The Battle Over 5G

Pascal Dubois Americas, Analysis, Asia, Europe, Global

5 minute read

There is an arms race going on: a race to build the next data infrastructure, the fifth-generation wireless network (5G), in the west. 5G is meant to be a revolution in how data is shared across multiple devices and at the core of what is called “The Internet of Things,” an integrated network of devices connected through previously unseen speeds. It isn’t only a new wireless network for connected devices such as phones and computers, it will change how we use several objects in our day to day lives such as autonomous cars, robots used in heavy industry, drones and more. Any significant change, however, is mostly long term. For the everyday consumer, this change may mean downloading movies within seconds or different ways to consume media, such as sports, news, or shopping. Yet, 5G will require new infrastructures by wireless providers, as well as new devices. The conflict lies around who is going to build this infrastructure. Huawei, a Chinese technology company, is right at the center of it all. This is where the issue lies.

Lines are already being drawn around this technology. Vice-President Mike Pence has already warned American allies not to use Chinese firms to build their 5G infrastructure, with fears that US information may be leaked with far more ease if Chinese firms have a monopoly on the technology and its equipment. Countries such as Poland, which are strongly pro-US, are already reconsidering letting Chinese firms such as Huawei build their new network. This puts pressure on the European Union, as a European standard is generally privileged and requires uniformity across member states in technological developments.

As it stands, Poland’s current 4G network was built by Chinese companies, a point of contention with Washington. In addition, the European Union and Canada are currently evaluating which companies should build their respective 5G networks. France and Germany have repeatedly cited concerns about Huawei’s protection of data and have expressed the pressing need to evaluate whether the company would supply the Chinese government with information or would have the possibility to do so. As a result, several French companies have declared they would go with a different supplier than Huawei for their 5G infrastructure.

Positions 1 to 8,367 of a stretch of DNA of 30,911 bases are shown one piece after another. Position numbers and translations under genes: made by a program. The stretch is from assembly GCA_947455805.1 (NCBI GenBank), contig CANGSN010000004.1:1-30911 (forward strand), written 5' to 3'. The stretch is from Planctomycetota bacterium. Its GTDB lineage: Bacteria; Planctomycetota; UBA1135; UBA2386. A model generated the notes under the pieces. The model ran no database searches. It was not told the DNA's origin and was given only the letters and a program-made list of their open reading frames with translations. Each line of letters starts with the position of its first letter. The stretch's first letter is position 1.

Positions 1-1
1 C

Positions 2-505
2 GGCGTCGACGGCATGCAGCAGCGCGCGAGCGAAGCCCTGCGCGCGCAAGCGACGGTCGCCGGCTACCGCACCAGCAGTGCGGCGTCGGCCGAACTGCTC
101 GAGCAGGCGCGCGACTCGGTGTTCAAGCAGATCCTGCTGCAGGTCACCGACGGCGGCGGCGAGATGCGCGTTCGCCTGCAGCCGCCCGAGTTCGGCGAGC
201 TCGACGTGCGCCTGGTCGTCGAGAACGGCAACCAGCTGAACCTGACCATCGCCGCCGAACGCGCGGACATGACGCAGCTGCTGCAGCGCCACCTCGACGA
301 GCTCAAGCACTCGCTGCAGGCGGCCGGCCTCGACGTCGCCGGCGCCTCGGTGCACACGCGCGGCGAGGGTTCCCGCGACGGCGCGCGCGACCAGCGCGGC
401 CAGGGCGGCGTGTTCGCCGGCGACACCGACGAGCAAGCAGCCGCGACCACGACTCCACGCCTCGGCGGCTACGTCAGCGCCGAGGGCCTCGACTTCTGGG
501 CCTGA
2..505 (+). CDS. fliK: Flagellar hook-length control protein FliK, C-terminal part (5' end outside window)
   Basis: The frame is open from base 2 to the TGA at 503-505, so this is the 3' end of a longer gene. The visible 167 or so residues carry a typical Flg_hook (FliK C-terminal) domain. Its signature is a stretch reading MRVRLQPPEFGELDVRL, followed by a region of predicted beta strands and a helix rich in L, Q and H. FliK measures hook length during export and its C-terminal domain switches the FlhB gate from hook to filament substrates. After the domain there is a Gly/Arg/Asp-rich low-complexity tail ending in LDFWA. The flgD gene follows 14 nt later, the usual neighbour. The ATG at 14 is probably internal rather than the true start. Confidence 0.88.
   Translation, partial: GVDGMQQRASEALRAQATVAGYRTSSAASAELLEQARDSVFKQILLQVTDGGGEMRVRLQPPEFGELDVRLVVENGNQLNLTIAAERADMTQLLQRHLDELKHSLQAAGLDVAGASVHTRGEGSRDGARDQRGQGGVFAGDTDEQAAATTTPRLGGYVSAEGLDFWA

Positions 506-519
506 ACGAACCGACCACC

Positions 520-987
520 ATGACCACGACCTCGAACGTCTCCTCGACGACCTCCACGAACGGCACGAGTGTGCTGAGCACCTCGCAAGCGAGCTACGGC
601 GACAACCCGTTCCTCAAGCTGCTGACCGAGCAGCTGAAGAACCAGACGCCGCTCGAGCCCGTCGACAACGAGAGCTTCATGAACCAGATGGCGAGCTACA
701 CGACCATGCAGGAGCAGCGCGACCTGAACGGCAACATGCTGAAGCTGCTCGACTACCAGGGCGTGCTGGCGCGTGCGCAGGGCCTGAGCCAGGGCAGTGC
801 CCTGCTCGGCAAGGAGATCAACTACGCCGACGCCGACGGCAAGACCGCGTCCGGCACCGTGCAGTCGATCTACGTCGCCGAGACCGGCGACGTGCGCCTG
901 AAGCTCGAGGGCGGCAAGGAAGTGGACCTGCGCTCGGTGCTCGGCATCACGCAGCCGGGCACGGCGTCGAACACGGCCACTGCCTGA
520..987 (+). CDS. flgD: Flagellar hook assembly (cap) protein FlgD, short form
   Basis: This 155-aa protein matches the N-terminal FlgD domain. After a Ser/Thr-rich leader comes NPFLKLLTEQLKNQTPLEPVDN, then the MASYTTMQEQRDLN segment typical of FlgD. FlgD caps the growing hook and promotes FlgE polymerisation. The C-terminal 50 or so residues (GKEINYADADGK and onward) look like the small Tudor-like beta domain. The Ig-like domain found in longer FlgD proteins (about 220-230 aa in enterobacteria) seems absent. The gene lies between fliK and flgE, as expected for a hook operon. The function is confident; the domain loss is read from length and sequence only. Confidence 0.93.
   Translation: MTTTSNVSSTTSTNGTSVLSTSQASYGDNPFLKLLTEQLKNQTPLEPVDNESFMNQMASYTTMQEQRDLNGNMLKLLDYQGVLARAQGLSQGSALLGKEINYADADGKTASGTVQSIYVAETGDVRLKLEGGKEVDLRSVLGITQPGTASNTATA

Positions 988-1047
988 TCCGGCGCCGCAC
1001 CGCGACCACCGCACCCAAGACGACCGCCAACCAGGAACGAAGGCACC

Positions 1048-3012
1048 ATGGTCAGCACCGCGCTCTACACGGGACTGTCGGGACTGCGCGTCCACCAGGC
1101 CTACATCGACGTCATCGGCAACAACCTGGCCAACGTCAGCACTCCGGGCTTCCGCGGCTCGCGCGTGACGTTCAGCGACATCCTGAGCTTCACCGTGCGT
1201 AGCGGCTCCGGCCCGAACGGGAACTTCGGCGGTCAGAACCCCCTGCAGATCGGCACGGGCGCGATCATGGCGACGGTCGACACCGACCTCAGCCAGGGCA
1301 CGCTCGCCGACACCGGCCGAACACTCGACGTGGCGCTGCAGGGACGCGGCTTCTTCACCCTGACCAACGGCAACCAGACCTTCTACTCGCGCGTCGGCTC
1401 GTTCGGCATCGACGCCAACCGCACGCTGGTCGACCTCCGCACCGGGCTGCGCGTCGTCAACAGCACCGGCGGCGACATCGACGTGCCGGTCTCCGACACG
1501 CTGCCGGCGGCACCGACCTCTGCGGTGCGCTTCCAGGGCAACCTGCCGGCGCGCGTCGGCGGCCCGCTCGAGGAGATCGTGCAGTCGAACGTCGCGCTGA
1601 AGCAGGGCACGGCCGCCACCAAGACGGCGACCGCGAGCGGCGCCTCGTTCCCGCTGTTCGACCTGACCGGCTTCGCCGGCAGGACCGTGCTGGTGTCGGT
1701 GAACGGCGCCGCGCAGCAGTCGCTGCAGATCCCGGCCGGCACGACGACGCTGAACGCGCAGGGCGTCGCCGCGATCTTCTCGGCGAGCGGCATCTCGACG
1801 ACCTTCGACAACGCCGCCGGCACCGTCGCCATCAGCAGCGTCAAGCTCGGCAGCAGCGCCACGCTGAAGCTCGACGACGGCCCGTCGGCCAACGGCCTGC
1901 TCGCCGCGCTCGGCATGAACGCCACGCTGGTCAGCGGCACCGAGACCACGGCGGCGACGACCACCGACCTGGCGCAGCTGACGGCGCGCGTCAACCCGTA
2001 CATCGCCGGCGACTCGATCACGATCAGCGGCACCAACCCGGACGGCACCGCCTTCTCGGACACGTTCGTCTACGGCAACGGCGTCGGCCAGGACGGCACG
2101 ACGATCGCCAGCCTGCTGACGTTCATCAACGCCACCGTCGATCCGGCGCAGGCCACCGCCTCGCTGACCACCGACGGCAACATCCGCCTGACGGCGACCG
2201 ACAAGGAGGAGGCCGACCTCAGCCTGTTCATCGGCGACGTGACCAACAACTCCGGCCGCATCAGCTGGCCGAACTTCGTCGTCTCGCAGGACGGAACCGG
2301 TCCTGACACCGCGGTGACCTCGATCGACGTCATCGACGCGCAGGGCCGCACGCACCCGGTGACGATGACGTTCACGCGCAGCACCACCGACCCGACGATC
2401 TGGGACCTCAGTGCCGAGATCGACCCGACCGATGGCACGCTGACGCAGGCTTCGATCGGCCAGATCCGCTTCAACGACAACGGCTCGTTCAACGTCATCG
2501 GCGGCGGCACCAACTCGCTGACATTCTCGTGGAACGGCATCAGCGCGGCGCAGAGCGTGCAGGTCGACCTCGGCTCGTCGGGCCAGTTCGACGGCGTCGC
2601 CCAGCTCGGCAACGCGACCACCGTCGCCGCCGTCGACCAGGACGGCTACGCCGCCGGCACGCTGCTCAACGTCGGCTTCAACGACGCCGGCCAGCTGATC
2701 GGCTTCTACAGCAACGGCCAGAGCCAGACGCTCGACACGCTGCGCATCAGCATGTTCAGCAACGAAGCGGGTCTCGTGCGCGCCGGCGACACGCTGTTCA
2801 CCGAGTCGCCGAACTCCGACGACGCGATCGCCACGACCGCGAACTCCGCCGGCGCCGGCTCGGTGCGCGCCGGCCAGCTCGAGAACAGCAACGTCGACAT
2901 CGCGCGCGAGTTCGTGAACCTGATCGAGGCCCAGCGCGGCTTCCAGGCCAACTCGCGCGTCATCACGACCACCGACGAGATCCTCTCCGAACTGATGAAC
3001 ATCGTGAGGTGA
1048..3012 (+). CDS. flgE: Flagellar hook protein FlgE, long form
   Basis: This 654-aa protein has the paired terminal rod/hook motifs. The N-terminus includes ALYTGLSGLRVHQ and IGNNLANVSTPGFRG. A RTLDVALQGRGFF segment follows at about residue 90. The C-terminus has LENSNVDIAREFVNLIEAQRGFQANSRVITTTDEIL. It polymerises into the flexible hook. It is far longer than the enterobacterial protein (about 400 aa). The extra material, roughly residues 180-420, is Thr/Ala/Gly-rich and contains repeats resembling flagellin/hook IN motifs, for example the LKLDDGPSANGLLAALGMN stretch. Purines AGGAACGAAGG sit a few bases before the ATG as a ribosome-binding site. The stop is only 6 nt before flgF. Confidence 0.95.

Shots have already been fired between the US and China. The imprisonment of Huawei C.F.O Meng Wanzhou by Canadian authorities is akin to the first move in a conflict by proxy as it was under a United States extradition request. The arrest has largely been criticized as political, although Prime Minister Trudeau stated otherwise. However, a strong indication of political motive is that President Trump himself has stated that maybe the charges brought against Ms. Meng could be dropped if a positive trade deal was struck. It is unclear if he may be able to influence the situation in this way. This intervention by President Trump has surprised security officials, considering that giving away the next internet infrastructure of the US for a positive trade deal is largely seen as a losing strategy by security experts. Stated reasons for Ms. Meng’s arrests and the motive behind this situation is because of Huawei’s dealings with Iranian companies, which are said to be breaking US sanctions by several individuals, among them, Senator Ben Sasse of Nebraska.